Investor's Notebook: Have hedge fund managers lost their lustre?
By the end of the year all SA hedge funds will be registered as collective investment schemes. Some, known as qualified investor schemes, will continue to focus on the institutional market and the very rich, and the retail funds certainly won’t be taking R200/month debit orders as their minimums will be for R50,000 lump sums.
But some mass-affluent investors will be able to add hedge funds to their asset mix in a much more straightforward way than before. The funds promise a high probability of positive returns, which will be more difficult to achieve than they were during the bull market of the past 20 years. But it is coming at a time when hedge fund managers globally have lost their lustre. A recent Reuters article said that hedge funds are facing a storm of unsatisfied clients either demanding steep discounts on fees (hedge funds typically charge 2% fixed plus 20% of the upside) or withdrawing their funds. And they include giant institutions such as the New York City Employees Retirement Fund and the California State Teachers Retirement System. David Einhorn, who runs Greenlight Capital, returned a negative 20% in 2015, and the fund size has shrunk from $12bn to $9bn in eight months. And this was the fund that made a bundle by shorting Lehman Brothers just before it collapsed during the financial crisis.
A glance through the latest eVestment industry performance report indicates that Greenlight (which is not related to Old Mutual Greenlight, at least I hope not) is by no means an isolated example. Over the past 12 months only market-neutral equity and origination & financing strategies had positive returns, and even these strategies eked out less than 2%. The worst strategy in a self-fulfilling prophecy was the optimistically named distressed strategy, which was down 8%.
There were some big swinging stars who had a terrible 2015, with losses above 10%, such as Larry Robbins, the founder of Glenview Capital Management, and William Ackman, founder of Pershing Square. If an adviser tries to persuade you that emerging markets are different, as there are more inefficiencies to exploit, be sceptical.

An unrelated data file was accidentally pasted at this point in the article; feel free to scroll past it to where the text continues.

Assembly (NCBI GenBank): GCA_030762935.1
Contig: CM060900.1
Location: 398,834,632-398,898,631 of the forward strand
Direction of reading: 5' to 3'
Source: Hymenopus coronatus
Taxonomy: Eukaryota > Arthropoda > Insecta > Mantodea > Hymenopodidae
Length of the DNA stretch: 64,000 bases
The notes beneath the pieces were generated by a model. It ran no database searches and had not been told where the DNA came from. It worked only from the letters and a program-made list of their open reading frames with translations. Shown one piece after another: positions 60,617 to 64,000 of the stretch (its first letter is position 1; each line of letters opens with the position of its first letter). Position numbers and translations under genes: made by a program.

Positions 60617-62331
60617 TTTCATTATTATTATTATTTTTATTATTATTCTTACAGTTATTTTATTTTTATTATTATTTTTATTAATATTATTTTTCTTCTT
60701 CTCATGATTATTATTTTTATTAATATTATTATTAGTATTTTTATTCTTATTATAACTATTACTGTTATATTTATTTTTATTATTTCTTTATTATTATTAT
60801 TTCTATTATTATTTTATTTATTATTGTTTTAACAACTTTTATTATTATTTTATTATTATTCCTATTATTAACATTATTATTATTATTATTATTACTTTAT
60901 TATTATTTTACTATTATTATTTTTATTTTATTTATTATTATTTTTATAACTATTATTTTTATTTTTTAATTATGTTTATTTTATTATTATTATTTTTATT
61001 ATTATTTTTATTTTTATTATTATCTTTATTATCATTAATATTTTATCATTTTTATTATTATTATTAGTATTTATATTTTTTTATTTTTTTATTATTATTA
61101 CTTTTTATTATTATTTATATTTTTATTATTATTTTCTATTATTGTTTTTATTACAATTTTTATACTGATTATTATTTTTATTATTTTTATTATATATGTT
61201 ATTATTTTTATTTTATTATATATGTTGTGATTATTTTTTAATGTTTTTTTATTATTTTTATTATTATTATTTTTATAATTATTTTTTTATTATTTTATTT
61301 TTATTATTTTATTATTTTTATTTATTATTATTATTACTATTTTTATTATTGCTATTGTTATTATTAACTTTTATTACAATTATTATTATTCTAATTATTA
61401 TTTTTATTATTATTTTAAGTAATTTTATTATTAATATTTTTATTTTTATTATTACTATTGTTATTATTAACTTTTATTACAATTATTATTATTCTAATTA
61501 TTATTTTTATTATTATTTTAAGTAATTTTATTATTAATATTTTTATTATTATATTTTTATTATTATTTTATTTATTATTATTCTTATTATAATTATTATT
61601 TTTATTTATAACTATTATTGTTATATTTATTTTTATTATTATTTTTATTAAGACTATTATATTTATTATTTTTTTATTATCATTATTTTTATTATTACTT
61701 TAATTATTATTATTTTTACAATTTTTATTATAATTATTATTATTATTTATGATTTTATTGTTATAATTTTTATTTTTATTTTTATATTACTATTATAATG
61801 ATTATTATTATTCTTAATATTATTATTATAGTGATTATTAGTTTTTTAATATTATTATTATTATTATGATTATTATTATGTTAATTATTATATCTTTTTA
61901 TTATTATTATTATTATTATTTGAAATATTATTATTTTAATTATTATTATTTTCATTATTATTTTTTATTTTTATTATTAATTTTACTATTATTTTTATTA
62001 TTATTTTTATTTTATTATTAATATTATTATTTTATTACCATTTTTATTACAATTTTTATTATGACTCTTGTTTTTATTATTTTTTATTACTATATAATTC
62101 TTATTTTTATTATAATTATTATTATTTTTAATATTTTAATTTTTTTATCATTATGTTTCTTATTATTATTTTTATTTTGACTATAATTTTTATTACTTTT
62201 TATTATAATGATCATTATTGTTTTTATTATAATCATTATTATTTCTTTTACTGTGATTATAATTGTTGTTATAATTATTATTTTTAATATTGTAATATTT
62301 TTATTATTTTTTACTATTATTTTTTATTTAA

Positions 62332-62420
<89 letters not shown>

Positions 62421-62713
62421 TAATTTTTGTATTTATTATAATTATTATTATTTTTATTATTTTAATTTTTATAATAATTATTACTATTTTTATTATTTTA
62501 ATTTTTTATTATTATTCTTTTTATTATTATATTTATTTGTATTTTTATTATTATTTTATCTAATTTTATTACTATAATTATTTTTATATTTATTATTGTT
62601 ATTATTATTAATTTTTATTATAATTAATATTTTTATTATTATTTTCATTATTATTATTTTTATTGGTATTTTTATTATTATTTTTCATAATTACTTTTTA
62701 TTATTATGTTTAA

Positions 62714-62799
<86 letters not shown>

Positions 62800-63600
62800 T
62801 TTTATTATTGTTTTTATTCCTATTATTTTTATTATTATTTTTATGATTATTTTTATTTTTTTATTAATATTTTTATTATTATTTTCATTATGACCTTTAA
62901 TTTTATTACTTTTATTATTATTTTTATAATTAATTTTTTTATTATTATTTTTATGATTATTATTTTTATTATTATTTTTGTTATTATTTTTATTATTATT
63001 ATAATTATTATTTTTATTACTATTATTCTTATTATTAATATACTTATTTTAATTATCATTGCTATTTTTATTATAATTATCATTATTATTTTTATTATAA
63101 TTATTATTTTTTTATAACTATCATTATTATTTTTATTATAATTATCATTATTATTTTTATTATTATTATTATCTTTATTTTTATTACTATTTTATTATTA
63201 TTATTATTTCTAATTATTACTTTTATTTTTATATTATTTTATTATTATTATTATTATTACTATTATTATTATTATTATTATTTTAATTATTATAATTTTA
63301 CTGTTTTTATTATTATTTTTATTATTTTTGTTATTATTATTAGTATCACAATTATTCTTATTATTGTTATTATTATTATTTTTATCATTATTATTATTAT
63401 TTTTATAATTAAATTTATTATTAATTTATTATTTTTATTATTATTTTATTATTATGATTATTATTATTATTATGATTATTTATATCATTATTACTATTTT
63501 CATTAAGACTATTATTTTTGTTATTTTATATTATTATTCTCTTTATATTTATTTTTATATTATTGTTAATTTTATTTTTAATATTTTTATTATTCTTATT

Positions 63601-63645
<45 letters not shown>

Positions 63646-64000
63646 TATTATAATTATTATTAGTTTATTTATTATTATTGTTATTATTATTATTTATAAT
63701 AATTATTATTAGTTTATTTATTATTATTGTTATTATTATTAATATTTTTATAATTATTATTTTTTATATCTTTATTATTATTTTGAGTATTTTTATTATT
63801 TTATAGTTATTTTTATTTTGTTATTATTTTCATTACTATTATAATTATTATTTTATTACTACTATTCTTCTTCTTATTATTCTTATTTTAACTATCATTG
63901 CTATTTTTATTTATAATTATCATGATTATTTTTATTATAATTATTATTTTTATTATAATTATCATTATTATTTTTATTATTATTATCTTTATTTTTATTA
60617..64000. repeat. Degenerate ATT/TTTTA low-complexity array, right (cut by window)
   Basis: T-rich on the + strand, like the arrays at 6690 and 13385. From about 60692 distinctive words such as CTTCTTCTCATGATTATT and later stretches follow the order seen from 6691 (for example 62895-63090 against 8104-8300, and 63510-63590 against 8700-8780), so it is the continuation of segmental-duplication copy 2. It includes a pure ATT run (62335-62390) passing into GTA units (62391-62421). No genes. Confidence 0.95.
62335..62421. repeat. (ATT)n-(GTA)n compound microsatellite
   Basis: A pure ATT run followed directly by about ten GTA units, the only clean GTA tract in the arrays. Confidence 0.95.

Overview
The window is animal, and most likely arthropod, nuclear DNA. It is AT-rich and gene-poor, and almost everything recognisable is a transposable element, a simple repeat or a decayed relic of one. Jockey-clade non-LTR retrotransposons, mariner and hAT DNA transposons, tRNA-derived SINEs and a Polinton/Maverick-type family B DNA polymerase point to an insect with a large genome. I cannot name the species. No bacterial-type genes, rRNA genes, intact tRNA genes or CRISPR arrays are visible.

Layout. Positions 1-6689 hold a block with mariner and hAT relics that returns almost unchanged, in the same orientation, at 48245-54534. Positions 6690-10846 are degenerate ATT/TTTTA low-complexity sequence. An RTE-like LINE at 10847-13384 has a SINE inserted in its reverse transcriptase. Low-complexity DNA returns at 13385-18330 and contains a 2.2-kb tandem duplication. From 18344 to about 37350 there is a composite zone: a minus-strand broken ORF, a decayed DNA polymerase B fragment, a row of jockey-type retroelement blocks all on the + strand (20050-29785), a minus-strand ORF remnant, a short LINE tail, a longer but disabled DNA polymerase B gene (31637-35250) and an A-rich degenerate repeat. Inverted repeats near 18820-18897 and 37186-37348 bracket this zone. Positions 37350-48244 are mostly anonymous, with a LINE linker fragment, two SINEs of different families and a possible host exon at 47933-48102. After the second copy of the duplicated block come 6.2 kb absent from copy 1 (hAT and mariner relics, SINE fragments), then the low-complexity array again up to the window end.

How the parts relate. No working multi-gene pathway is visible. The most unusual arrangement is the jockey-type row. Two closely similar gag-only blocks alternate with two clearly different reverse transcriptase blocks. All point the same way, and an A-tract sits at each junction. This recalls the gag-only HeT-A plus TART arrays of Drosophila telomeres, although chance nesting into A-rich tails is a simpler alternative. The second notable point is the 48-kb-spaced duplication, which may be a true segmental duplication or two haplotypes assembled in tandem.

Over the past 12 months the only emerging market hedge funds to make money in dollars were those exposed to Russia, though clients won’t be jumping for joy, as these funds gave just 0.39%. The Africa/Middle East region was the worst, with a negative 15.8%.
The Reuters report argues that hedge funds are victims of their own popularity — there are more than 10,000 funds. And many managers chase the same ideas, which drives spreads downwards, reducing potential returns. Low interest rates make the returns from many arbitrage strategies barely worth the effort.
There is pressure on US managers to reduce their fees, which can only spill over, even into the more stable and conservatively managed SA industry. Globally, investors pulled $15.1bn out of hedge funds, just in the first three months of this year. Yet there remains a market for hedge funds in a world of overpriced equities and bonds with tiny coupons. US public pension funds, which need to find real returns where they can, have increased their allocation from 9% to 9.2%.
But the returns will often be underwhelming. Even guru manager Steve Cohen, whose reputation is still intact, recently said he was blown away by the lack of talent in the industry. Can we say the same for the SA industry? There has already been some weeding out; not all managers have been able to survive on the small industry asset base. But I hesitate to underestimate certain managers. I’d give money to Dave Fraser and Clive Nates at Peregrine, for example.